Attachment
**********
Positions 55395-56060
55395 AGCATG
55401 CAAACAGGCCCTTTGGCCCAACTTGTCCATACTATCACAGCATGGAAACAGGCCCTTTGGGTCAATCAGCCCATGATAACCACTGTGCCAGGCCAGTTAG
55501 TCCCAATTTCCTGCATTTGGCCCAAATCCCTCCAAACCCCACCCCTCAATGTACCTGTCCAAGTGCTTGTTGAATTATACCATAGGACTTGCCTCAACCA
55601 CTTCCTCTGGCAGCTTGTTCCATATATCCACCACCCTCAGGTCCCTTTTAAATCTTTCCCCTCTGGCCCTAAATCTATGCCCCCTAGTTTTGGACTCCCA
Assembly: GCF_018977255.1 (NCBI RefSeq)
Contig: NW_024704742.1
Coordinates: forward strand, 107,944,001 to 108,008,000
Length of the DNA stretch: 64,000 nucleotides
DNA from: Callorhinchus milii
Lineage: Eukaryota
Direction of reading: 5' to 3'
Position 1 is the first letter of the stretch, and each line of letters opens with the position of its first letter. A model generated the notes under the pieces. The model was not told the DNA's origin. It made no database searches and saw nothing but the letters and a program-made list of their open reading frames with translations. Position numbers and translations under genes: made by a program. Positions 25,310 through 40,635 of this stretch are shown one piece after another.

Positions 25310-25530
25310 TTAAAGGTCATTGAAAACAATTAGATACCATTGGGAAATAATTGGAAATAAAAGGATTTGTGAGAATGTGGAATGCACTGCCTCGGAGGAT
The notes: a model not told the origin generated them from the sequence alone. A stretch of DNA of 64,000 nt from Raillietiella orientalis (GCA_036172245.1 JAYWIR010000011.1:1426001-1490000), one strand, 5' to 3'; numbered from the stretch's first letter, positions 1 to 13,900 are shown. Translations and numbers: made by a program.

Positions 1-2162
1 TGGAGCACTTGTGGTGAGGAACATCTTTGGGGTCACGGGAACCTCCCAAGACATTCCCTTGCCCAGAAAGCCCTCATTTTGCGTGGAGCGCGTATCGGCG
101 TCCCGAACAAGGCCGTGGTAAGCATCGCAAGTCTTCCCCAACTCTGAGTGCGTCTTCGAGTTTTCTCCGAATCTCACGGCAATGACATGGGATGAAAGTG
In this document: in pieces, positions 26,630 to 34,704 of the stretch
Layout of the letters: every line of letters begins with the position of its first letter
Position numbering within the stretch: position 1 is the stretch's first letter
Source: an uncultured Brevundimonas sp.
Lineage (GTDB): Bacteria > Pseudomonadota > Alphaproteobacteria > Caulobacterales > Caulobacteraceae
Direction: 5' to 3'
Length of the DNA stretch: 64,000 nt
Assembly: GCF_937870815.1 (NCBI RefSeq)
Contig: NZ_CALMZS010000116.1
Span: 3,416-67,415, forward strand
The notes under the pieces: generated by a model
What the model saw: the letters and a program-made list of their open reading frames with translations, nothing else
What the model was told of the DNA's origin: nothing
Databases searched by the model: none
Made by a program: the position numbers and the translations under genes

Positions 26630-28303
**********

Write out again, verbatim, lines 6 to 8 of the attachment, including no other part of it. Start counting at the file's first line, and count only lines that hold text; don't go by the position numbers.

Assembly: GCF_018977255.1 (NCBI RefSeq)
Contig: NW_024704742.1
Coordinates: forward strand, 107,944,001 to 108,008,000